Will building smaller, “affordable by design” houses really make Central Coast homes cheaper? A San Luis Obispo County builder will test this theory with a new Atascadero project.
Cal Coastal Properties on Nov. 12 will present Grand Oaks Paseo, a 30-unit “micro-home” development, to the Atascadero City Council. The project will be made up of 500- to 900-square-foot houses and live-work spaces on a 1.7-acre El Camino Real property near the Kmart shopping center.
The development will include a mix of 26 one-, two- and three-bedroom homes, along with four units featuring office space on the ground floor and attached housing on the top floor.
The development also includes a community event center and outdoor gathering spaces and will have 80 on-site parking spaces.
Because the homes are smaller, developers project they will cost about $250,000 to $350,000, depending on the size, said Ted Lawton of Cal Coastal Properties.
The builders want the monthly mortgage payments to compete with market-rate rents — Lawton estimates they’ll run buyers $1,400 to $1,800.
What are micro-homes?
The homes aren’t tiny homes or manufactured houses — they’re just smaller than most newly built housing, Lawton said. Buyers will be eligible for traditional lending options, including U.S. Department of Agriculture-backed loans, he said.
Homebuyers will own the land under their houses in addition to the structures, said Jack Phelan, one of the partners building the development.
There may be some kind of homeowners’ association, but it will be “minimal and based on the affordability equation,” Phelan said.
“We really feel that affordable housing on the Central Coast needs to be ownership-based, rather than rental-based,” Lawton said.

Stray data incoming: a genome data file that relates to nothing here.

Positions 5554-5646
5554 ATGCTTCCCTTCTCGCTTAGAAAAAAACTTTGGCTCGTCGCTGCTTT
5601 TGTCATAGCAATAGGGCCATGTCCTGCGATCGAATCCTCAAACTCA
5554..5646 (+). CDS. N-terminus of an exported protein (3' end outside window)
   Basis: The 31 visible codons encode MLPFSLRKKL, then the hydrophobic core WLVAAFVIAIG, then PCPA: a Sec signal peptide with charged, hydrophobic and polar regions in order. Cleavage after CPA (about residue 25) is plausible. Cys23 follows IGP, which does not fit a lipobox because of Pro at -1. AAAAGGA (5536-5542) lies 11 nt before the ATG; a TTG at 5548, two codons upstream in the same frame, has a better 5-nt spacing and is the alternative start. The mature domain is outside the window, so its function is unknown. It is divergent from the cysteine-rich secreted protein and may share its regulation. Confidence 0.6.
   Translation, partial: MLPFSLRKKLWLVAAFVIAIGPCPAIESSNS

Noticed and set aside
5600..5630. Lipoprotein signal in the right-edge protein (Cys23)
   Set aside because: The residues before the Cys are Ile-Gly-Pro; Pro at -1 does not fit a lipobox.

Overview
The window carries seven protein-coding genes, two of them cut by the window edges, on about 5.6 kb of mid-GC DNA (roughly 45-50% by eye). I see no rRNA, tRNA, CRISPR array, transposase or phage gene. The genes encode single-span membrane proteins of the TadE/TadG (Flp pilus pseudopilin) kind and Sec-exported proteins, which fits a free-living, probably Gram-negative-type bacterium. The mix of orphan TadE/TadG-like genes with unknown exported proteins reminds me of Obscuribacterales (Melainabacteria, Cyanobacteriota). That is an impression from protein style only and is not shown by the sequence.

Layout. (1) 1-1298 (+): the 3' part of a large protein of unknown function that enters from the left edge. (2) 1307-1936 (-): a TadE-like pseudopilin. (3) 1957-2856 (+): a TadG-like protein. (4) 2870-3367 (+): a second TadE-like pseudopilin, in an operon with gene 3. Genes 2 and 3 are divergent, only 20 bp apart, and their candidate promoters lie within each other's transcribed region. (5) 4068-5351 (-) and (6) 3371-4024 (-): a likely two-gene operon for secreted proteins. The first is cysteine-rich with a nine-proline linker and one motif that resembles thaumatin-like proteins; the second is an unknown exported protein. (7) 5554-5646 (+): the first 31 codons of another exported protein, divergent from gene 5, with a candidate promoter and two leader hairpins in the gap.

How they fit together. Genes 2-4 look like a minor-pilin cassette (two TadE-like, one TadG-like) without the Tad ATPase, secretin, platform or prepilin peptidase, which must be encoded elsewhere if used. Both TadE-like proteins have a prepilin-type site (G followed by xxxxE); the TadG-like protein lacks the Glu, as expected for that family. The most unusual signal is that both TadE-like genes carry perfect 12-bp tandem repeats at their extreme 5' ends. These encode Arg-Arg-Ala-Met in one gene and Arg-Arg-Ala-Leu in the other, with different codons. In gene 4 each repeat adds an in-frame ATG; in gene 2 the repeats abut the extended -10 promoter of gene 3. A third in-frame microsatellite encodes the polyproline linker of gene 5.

A median-priced San Luis Obispo County home — meaning half are more expensive and half are cheaper — costs about $640,000, according to an August report from the California Association of Realtors (CAR). Only about a quarter of residents can afford a home at that price, according to CAR’s housing affordability index.
City staff appreciate the quality of the planned homes and see this type of development as a new option for housing in Atascadero, said Phil Dunsmore, Community Development director.
“We think it’s an excellent new concept for the city,” he said.
Atascadero would welcome additional small home developments, provided they fit into the surrounding neighborhoods, Dunsmore said.
“I think it’s truly what the state is wanting to promote,” he said.
Lawton, Phelan and Jeff Landon have spent the past three years developing plans for the community. Pending City Council approval, they hope to complete the project in 16 to 24 months, Lawton said.
“We see that there’s just such a need for this type of housing,” he said.
Correction: This story was updated to adjust the expected price range for the homes to $250,000 to $350,000.